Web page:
HomeBringing Art Nouveau heritage back to life: theory and practice in restoration

HomeBringing Art Nouveau heritage back to life: theory and practice in restoration

*  *  *

Published on Tuesday, July 02, 2024

Abstract

The Réseau Art Nouveau Network is an European network for the study, protection and promotion of Art Nouveau heritage. 2024 also mark the 30th anniversary of the publication of the UNESCO Declaration of Turin, which established the guidelines for the practice and theory of restoring this heritage, infull respect of its material specificities. The punctuality of the analysis underpinning this declaration has not preserved it from oblivion. Having recalled the main assumptions of the Venice Charter, we would like to understand why 30 years after its publication the need was felt to draw up a code of intervention specifically dedicated to Art Nouveau. We would also like the conference to be an opportunity to clarify, through concrete examples, the critical fortune of the two UNESCO documents, aware that their implementation in Europe is not always systematic.

Announcement

Presentation

The Réseau Art Nouveau Network, composed of institutions and experts from European Art Nouveau cities, was formed in 1999 to study, promote and help protect Art Nouveau heritage so it can endure for future generations to enjoy. It undertakes a wide range of activities including exhibitions, publications, conferences and cultural exchanges aimed at adults, children, researchers and professionals. Certified as Cultural route of the Council of Europe since 2014, the Network also benefitted from the co-funding of the European Commission for several European projects of cooperation.

Argument

The Réseau Art Nouveau Network, a European network for the study, protection and promotion of Art Nouveau heritage, celebrates its 25th anniversary this year. An important milestone that RANN intends to celebrate by organising with the collaboration of urban.brussels an international conference dedicated to the restoration of the Art Nouveau architectural heritage, remembering that 2024 will also mark the 30th anniversary of the publication of the UNESCO Declaration of Turin, which established the guidelines for the practice and theory of restoring this heritage, infull respect of its material specificities.

The punctuality of the analysis underpinning this declaration has not preserved it from oblivion. Having recalled the main assumptions of the Venice Charter, we would like to understand why 30 years after its publication the need was felt to draw up a code of intervention specifically dedicated to Art Nouveau. We would also like the conference to be an opportunity to clarify, through concrete examples, the critical fortune of the two UNESCO documents, aware that their implementation in Europe is not always systematic.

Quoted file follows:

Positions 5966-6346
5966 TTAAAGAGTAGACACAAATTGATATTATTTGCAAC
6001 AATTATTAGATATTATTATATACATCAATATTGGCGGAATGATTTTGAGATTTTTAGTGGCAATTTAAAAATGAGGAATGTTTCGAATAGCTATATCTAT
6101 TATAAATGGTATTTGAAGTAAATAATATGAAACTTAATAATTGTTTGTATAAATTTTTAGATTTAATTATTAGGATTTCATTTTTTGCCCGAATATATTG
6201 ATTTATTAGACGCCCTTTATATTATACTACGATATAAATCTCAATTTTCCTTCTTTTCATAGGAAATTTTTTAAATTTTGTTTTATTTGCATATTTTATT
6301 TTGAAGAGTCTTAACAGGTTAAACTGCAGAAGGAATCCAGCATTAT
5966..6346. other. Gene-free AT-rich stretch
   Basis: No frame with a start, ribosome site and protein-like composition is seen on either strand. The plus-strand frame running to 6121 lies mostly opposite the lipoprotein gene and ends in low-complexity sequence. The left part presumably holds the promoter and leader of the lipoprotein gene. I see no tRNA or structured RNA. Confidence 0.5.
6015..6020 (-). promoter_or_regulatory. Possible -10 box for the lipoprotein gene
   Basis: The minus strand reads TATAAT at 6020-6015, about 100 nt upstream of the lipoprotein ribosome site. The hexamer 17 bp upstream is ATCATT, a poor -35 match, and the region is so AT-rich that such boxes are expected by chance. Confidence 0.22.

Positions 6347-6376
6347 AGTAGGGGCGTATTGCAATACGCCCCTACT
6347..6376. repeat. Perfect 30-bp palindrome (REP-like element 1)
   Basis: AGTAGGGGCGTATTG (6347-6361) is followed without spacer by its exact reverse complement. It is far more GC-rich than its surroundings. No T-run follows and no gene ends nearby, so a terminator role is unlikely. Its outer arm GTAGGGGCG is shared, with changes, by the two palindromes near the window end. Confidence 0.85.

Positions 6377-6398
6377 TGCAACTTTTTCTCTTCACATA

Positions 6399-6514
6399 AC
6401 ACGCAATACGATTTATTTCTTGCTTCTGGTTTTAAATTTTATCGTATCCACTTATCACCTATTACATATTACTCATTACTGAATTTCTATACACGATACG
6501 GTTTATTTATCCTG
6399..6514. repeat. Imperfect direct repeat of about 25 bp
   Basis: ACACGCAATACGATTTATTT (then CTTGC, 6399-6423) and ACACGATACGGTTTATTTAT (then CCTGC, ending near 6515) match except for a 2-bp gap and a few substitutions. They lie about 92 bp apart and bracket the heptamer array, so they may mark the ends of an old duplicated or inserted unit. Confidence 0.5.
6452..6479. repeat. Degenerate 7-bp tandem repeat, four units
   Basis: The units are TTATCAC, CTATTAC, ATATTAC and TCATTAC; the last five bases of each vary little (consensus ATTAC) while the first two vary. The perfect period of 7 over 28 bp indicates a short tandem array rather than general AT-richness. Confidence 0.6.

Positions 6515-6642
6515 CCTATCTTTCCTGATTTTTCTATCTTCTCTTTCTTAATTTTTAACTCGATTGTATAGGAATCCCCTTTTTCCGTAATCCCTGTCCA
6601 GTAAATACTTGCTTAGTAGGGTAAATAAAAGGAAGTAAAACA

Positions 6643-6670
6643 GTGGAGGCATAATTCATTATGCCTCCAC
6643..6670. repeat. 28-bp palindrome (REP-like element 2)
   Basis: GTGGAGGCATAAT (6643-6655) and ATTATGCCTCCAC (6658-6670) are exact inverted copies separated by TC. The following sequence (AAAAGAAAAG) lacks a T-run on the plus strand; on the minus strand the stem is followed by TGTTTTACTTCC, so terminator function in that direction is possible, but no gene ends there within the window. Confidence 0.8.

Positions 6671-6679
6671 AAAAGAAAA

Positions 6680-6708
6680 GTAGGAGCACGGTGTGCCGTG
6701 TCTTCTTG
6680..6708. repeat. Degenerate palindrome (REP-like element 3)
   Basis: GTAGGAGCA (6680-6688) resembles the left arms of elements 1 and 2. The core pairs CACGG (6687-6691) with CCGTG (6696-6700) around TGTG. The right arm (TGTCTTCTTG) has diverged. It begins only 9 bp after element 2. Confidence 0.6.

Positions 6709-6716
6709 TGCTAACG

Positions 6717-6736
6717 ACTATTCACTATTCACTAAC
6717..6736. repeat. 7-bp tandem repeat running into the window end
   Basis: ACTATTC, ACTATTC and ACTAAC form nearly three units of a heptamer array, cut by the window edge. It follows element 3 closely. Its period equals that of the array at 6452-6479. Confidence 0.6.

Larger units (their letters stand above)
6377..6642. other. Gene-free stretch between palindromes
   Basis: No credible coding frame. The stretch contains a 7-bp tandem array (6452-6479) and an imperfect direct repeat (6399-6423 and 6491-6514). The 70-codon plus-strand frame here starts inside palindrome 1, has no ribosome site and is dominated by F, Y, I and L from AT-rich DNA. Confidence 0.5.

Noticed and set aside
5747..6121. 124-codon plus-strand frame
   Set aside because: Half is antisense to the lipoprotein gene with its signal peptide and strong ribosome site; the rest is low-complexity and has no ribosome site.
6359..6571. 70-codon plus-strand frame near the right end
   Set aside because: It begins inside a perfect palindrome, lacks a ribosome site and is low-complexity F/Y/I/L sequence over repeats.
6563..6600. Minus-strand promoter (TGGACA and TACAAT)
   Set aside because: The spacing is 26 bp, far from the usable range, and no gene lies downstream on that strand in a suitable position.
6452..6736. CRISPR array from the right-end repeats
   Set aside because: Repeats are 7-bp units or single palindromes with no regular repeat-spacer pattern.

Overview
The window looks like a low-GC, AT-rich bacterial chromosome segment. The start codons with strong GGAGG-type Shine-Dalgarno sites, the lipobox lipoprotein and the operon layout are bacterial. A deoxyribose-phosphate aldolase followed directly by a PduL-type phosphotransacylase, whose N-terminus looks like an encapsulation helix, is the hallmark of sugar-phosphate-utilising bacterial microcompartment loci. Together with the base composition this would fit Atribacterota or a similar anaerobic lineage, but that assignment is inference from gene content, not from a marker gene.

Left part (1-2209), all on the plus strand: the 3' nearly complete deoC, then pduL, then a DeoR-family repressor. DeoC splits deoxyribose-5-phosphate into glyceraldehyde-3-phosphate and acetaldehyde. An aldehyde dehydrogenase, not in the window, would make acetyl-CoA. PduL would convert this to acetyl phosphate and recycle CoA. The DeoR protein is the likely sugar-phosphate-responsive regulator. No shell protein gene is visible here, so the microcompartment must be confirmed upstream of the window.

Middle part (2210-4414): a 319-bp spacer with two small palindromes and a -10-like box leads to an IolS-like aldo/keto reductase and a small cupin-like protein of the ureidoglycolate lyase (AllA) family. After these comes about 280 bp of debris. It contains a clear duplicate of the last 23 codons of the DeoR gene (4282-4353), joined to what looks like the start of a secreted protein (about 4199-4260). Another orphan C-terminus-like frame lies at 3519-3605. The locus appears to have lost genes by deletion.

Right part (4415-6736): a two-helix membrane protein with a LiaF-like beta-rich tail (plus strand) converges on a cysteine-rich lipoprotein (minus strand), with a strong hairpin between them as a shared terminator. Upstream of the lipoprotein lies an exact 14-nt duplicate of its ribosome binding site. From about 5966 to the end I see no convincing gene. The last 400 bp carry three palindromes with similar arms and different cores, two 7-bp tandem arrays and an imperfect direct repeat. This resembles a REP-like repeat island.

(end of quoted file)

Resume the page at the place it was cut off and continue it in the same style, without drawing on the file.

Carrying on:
The conference should give the answers to the following questions:

  • Did your Country officially adopt the Turin declaration and implement it in the theory and practice of restauration.
  • What are the advantages and limitations of the Turin Declaration, particularly in the context of today’s sustainability challenges?
  • What is needed to update the general theories of architectural restoration in the 21st century and how does this affect heritage professionals working on restoration sites?
  • What are the examples of good practice that can help to fuel these questions, particularly with regard to intervention techniques and methods?
  • What are the good practice examples that can help nurture these questions, in particular regarding intervention techniques and methods?

We invite architectural historians and art historians, architects and engineers, and craftsmen who in their daily practice deal with Art Nouveau plans, structures and materials to answer these questions.

The conference will be structured in three sections

1964-1994: Thirty years of restoration history: insights and perspectives

If authenticity and reversibility are the keywords of the UNESCO charter adopted in Venice in 1964, which emphasizes the importance of a rigorous critical approach to the heritage to be restored, respecting the specificities of materials and techniques, the declaration presented in Turin in 1994, takes up these assumptions to specify the specificities of Art Nouveau heritage. In this section we would like architectural and art historians to help us follow the evolution of the restoration between 1964 and 1994, allowing us to understand the historical and critical assumptions that led to the drafting of the Turin Charter.

We consider it equally important to analyse some of the most significant restoration sites of the thirty-year period in order to question its success or failure and to examine its impact on the preservation of Art Nouveau heritage throughout Europe. We would also like to initiate, through the analysis of concrete examples of restoration, how Western and Eastern Europe come to deal with the assumptions of the two UNESCO declarations.